A Guide To Help You Play Better Jazz Piano

Ron Drotos

History and overview:
Guitarist Wes Montgomery’s “Road Song” is from his 1968 album of the same name. In the 1968’s, it was still possible for an instrumental album to get mainstream radio play, and it looks like Montgomery selected the album’s songs with the intention of reaching a wide audience, while still playing great jazz. In addition to the bluesy title track, the group also plays two Beatles songs, Simon and Garfunkel’s “Scarborough Fair,” and the folk song “Greensleeves,” which John Coltrane had also recorded in a jazz context.

It’s exciting to see some of today’s jazz musicians, such as pianist Brad Mehldau, incorporate pop and rock tunes into their repertoire in much the same way. What pop songs do you enjoy listening to? Do some experimenting and see if you can find a way to improvise on them and stretch out a bit. We’re only limited by our own imagination!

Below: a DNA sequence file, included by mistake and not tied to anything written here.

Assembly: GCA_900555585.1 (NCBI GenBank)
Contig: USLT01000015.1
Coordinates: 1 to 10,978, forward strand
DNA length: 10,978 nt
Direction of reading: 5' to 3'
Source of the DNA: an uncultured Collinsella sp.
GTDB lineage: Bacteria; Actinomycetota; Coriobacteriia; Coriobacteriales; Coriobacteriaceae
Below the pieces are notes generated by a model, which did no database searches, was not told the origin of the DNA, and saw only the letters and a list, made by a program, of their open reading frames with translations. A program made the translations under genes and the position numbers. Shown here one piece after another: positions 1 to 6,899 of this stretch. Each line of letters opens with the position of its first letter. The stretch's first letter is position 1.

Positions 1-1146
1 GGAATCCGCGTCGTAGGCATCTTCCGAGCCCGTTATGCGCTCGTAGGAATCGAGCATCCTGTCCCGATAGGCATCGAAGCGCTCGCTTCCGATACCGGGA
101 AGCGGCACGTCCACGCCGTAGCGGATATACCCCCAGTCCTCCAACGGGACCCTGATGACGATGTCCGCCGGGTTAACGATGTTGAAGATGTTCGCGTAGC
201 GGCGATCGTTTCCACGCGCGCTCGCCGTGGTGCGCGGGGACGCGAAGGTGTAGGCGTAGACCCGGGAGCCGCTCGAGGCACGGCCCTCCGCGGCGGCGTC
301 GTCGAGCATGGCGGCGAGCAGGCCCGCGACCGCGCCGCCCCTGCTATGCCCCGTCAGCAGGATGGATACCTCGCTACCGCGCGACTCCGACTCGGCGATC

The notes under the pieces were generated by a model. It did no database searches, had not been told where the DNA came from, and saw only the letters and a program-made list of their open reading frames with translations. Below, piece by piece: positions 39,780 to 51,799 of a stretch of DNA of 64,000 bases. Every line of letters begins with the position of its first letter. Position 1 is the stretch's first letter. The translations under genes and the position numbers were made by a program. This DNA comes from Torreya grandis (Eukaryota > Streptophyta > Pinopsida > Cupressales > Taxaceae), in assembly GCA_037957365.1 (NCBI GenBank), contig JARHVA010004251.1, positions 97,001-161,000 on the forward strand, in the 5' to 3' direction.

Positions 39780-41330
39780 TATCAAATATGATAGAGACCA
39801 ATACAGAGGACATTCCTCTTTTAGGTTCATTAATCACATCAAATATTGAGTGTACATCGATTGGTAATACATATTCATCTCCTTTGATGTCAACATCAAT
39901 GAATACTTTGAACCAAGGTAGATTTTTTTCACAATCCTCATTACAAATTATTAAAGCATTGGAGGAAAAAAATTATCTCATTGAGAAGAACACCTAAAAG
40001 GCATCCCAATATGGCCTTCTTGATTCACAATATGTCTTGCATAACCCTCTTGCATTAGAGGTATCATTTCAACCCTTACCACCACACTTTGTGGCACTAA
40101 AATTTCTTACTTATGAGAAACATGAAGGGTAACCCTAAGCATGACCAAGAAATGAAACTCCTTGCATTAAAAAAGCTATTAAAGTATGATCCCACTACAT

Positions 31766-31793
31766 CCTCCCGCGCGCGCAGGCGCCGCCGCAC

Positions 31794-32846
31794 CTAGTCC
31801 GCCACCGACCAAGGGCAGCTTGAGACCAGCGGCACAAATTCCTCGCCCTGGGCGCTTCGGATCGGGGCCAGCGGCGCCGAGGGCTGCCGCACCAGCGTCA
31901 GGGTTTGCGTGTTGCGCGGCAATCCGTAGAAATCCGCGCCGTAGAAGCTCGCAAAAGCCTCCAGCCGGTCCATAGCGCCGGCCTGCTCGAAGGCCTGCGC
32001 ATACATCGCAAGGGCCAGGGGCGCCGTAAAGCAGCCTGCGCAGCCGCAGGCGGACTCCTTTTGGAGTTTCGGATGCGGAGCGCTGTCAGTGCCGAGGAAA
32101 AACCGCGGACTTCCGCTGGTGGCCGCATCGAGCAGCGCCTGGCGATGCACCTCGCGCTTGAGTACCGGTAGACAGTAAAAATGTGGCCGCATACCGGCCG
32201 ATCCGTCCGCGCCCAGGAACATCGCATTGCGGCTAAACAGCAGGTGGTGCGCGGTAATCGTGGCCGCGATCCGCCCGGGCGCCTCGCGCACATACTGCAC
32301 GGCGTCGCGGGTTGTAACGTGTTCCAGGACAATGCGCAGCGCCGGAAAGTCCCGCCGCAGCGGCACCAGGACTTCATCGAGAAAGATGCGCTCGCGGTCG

Recommended videos/recordings:
(for international readers who may not have access to these YouTube links, I’ve indicated the original album names wherever possible so you can listen to them on music streaming services, etc.)

Wes Montgomery: Road Song

Jimmy Smith & Wes Montgomery: The Dynamic Duo

Musical ideas and jazz piano practice tips:
One of the fun things about a tune like “Road Song” is that you can play bluesy and minute, and bebop the next. In fact, the chord progression almost “asks” us to do this!

The first 4 measures set up a nice, 1960’s soulful sound, especially over the tune’s Latin groove. Blues licks sound great here. And then, the chord progressions takes on a different flavor in measures 5-7. These chords imply a more melodic-type solo line, and you can definitely go in a bebop direction if you wish.

Musical contrast works well in many tunes, and “Road Song” is no exception. Enjoy playing this Wes Montgomery classic, and “let the music flow!”

Further links and resources:
The Best Way To Use The Real Book

How To Learn Jazz Piano
A podcast to help you learn jazz piano more effectively

Take a Free Jazz Piano Lesson

Mastering The Real Book: A 10-week Skype Intensive for Jazz Pianists

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